Preparing for the Written test and finally the Practical Exam
Student Study Habits, conduct, and responsibilities.
Some students desire only the private certificate, and some are looking for a career in aviation. Often a private student realizes that a career is possible and then decides to continue to the commercial level. Regardless of the objective, a lot of reading and self study is imperative. Students must not expect to pass just by attending ground classes; it will not be enough. Not long ago I sent two students to take their written tests; they assured me that they were ready as much as I knew they weren't. They both thought failed. Since then, I changed my requirements; though 70 percent is a passing grade as far as the FAA is concerned, if a student wants to continue with me, I require 80 percent on the written test, no exceptions and no excuses.
I advise all students to study hard and to stay focused on their goals. Very few actually do. When it comes to the check ride, most students actually fly better on their private than they do on their commercial. This is due to complacency and over confidence. If a student has the desire to make a career of aviation, then that student must study hard with the end objective always in mind.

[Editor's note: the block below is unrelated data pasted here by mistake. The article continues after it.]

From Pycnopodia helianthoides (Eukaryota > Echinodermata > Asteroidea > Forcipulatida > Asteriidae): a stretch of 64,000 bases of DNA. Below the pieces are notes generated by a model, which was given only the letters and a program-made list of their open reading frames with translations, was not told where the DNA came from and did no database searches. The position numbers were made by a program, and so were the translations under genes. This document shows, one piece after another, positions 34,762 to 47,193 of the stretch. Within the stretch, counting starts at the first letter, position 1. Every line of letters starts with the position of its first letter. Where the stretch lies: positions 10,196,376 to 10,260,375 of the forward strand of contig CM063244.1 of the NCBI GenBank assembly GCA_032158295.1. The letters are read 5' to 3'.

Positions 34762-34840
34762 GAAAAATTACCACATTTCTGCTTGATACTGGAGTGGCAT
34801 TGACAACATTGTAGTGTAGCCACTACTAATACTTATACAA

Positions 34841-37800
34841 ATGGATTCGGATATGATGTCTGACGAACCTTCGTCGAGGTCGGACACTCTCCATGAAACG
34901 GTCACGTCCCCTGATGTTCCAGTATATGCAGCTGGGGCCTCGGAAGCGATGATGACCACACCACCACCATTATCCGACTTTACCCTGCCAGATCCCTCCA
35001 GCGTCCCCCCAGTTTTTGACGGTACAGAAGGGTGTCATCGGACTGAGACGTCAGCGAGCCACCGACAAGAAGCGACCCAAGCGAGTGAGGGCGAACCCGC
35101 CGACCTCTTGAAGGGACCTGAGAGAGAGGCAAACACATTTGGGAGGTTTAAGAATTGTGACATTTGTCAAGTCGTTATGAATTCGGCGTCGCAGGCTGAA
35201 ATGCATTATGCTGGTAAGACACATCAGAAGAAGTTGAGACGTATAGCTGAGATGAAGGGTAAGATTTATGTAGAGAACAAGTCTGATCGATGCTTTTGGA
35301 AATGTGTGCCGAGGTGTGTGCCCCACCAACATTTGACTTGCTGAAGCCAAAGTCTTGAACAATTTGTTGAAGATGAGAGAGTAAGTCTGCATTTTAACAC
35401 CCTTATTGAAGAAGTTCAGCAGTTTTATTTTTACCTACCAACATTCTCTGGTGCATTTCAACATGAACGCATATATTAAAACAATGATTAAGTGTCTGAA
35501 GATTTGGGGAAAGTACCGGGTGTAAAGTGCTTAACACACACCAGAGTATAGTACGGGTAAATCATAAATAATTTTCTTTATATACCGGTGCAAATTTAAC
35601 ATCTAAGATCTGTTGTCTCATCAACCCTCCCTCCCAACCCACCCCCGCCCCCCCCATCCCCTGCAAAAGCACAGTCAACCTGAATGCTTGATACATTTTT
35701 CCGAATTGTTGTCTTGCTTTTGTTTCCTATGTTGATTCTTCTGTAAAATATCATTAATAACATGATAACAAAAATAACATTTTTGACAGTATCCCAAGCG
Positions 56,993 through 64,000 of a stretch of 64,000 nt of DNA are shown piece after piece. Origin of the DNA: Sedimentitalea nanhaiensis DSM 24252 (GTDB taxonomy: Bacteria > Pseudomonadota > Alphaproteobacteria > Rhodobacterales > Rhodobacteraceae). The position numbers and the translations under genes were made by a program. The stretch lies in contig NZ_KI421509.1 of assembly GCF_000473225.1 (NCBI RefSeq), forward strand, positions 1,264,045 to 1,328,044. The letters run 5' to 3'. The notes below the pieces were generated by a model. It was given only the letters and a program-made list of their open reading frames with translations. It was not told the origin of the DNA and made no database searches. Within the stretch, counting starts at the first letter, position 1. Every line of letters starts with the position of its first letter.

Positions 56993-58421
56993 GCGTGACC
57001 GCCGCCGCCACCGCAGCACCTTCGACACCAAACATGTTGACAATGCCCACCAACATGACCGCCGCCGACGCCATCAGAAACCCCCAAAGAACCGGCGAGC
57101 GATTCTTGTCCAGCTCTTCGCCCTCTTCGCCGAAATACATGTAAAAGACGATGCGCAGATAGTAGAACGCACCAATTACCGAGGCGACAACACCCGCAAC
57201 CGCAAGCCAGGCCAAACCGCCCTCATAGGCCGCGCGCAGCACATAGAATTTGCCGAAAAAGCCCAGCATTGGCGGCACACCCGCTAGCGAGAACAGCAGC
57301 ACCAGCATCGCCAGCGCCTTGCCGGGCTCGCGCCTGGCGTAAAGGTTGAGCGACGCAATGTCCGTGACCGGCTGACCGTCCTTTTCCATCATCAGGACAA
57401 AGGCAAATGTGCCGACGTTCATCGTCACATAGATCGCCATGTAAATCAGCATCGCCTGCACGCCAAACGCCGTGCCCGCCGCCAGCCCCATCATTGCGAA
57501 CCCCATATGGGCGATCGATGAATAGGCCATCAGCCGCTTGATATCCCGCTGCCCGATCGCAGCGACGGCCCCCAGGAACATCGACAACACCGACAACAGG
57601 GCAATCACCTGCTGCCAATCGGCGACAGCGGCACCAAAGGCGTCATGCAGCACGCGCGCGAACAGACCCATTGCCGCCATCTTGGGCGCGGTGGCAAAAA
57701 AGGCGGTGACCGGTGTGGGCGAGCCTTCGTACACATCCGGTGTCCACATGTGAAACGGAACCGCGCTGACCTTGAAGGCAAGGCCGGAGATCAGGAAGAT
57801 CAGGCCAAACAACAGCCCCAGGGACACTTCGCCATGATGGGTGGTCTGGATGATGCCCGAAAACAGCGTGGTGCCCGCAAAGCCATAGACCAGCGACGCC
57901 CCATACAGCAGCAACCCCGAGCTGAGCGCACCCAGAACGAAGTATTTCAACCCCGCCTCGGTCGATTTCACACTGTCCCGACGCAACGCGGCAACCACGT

All students owe it to their instructors to take flight training seriously. What many students don't understand is the fact that aviation involves many complicated subjects other than simply flying. I can't tell you how many times I had students tell me they would "cram" the night before the test. Does't work that way; I never had a proud "crammer" pass.
Partying and drinking is sometimes a problem. Drinking to the extent of drunkenness has no place in aviation. This is not to say that one can not take a drink. There is nothing wrong with a couple of drinks with dinner, or a couple of drinks socially. The issue is drunkenness with the intent to fly the next day. If you do drink to that point then the next day is simply a no fly day for you. No exceptions.
The use of illegal drugs also has no place in aviation. If you have any of those habits look for another profession. On two different occasions, I walked in on students consuming illegal substances. Neither of them ever flew again. In fact, they both ended up losing a great deal to their drug habits and lost nearly everything they had.
When your instructor gives a lesson, flight or ground, you should give your undivided attention. Take good notes, you're going to need them. When check-ride day comes the examiner will not have any mercy on you when you don't know the answers to his or her questions.
Never blame your instructor or someone else when you don't know something, examiners hate that. That is certainly a red flag on your irresponsibility as an individual and doesn't speak well of your integrity.
Many students use the excuse that they fall asleep when they read. There is no doubt that reading will cause tiredness. When you are tired, sleep, when you wake up, read. It is as simple as that. If you don't have the discipline, seek another profession. Turn off your television, leave your video games alone, study like a serious student should.
I maintain that almost anyone can become a pilot, I do not say that it will be easy for anyone; it will not be easy.
All students must study hard and follow the rules. If that simple advice is followed the flight training experience and a career will be fun, rewarding and certainly exciting. END.